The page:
In response, during an interview with AfricanManager, to those who accuse Tunisia of having complied with the requirements and the dictates of the International Monetary Fund (IMF), the Tunisian Minister of Finance stated: “we have discussed, I insist to say, as equals with the IMF on the actions that we have proposed. It is true that reforms are included in the program with the Fund, but they are our own proposals.
In fact, the IMF has changed; it no longer imposes anything. It demands to know where we are going and what we propose as reform programs to finance to get there and how it can participate, while prioritizing them. It is we who have determined our own goals and needs in reform. I must also say that the IMF has shown a lot of flexibility with us because it wants to see the Tunisian democratic experience succeed.”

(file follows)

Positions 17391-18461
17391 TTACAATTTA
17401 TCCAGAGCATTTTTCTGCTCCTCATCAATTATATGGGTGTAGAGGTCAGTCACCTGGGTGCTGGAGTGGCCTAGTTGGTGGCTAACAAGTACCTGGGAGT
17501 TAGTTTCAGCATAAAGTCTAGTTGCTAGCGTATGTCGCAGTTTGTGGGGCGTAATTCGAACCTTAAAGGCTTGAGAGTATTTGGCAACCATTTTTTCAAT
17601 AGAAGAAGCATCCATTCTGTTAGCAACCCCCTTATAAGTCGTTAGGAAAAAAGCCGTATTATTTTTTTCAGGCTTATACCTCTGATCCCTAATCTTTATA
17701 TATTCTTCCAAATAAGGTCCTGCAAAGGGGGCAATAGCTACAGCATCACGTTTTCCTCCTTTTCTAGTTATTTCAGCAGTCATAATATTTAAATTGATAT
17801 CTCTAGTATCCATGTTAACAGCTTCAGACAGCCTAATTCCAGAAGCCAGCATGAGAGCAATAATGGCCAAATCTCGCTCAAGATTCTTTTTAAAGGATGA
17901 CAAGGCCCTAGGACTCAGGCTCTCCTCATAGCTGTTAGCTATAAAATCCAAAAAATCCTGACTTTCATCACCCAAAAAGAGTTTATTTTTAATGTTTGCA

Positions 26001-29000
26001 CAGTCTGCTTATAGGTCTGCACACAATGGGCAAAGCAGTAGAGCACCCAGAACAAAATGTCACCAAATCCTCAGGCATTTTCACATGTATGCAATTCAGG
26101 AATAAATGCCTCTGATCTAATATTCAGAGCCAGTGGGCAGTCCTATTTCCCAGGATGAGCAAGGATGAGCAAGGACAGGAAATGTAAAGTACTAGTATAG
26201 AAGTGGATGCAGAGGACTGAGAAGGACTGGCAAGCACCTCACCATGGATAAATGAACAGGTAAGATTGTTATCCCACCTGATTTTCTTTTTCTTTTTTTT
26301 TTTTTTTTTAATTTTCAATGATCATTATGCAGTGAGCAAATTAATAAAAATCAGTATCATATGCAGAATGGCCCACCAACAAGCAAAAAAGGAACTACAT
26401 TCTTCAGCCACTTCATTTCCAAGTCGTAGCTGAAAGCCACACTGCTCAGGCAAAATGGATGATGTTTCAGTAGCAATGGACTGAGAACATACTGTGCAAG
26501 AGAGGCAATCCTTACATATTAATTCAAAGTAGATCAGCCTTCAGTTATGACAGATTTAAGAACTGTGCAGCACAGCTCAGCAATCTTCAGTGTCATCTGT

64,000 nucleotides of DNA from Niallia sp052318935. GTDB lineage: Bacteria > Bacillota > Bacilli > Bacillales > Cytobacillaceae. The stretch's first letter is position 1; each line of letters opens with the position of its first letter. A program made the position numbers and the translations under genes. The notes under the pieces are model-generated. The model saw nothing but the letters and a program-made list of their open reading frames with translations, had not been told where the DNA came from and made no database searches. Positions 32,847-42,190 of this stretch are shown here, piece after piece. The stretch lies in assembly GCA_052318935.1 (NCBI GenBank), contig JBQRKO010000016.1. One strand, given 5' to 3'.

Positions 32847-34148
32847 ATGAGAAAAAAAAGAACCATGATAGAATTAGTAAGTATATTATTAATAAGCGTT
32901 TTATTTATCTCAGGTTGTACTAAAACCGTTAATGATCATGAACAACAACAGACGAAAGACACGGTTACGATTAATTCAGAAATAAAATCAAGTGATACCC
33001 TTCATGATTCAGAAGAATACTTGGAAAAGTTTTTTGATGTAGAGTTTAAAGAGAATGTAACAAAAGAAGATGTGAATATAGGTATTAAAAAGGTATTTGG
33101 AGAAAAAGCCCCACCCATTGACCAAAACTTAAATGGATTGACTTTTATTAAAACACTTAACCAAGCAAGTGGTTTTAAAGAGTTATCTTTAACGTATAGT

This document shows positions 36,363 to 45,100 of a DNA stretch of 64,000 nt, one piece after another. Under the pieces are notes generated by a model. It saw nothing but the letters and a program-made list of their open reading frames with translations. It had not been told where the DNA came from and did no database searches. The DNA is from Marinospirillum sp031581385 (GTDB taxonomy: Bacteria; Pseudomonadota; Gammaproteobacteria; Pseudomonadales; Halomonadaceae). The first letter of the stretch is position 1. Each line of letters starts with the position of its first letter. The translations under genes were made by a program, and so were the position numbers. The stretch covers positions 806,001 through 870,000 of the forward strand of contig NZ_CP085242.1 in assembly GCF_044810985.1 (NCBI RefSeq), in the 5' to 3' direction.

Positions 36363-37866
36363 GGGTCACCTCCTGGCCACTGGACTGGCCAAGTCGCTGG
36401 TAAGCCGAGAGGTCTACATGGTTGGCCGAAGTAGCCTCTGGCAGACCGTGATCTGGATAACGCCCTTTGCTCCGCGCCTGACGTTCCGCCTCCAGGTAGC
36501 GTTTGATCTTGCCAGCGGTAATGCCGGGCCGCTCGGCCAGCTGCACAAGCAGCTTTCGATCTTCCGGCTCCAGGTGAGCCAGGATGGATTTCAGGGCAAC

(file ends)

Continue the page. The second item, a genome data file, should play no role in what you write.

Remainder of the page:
The Minister indicated that 60% of own revenues of the state are going to wages, regardless of debt, investment needs, improvement of the investment climate, developing regions and creating jobs.
“With this salary volume, which I personally consider unsustainable, and the state in which public finances are, the flexibility of the government becomes very narrow,” adds Lamia Zribi who concluded by saying that the only way out of the crisis remains the recovery of growth, of which the postponement of wage increases to 2018 is an essential component.